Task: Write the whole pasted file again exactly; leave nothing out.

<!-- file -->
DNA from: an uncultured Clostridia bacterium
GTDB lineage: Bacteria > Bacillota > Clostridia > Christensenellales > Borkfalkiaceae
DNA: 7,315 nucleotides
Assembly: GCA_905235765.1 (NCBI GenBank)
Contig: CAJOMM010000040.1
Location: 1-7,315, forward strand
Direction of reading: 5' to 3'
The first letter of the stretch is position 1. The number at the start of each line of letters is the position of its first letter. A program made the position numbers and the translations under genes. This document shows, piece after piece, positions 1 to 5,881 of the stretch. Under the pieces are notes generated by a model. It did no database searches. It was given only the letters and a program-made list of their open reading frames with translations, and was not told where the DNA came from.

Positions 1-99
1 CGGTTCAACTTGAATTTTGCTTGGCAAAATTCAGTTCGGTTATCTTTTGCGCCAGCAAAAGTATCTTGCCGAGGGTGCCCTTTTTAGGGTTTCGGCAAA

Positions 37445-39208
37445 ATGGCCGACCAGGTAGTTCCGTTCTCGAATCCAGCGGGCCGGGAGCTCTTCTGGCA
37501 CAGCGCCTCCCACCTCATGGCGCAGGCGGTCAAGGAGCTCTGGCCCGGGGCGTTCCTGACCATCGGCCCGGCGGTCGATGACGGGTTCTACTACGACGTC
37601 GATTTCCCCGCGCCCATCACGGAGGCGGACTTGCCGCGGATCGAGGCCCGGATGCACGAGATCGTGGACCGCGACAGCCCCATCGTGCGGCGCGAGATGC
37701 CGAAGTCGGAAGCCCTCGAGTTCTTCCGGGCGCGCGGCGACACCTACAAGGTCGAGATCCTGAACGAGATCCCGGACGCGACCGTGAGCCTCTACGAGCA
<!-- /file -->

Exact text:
DNA from: an uncultured Clostridia bacterium
GTDB lineage: Bacteria > Bacillota > Clostridia > Christensenellales > Borkfalkiaceae
DNA: 7,315 nucleotides
Assembly: GCA_905235765.1 (NCBI GenBank)
Contig: CAJOMM010000040.1
Location: 1-7,315, forward strand
Direction of reading: 5' to 3'
The first letter of the stretch is position 1. The number at the start of each line of letters is the position of its first letter. A program made the position numbers and the translations under genes. This document shows, piece after piece, positions 1 to 5,881 of the stretch. Under the pieces are notes generated by a model. It did no database searches. It was given only the letters and a program-made list of their open reading frames with translations, and was not told where the DNA came from.

Positions 1-99
1 CGGTTCAACTTGAATTTTGCTTGGCAAAATTCAGTTCGGTTATCTTTTGCGCCAGCAAAAGTATCTTGCCGAGGGTGCCCTTTTTAGGGTTTCGGCAAA

Positions 37445-39208
37445 ATGGCCGACCAGGTAGTTCCGTTCTCGAATCCAGCGGGCCGGGAGCTCTTCTGGCA
37501 CAGCGCCTCCCACCTCATGGCGCAGGCGGTCAAGGAGCTCTGGCCCGGGGCGTTCCTGACCATCGGCCCGGCGGTCGATGACGGGTTCTACTACGACGTC
37601 GATTTCCCCGCGCCCATCACGGAGGCGGACTTGCCGCGGATCGAGGCCCGGATGCACGAGATCGTGGACCGCGACAGCCCCATCGTGCGGCGCGAGATGC
37701 CGAAGTCGGAAGCCCTCGAGTTCTTCCGGGCGCGCGGCGACACCTACAAGGTCGAGATCCTGAACGAGATCCCGGACGCGACCGTGAGCCTCTACGAGCA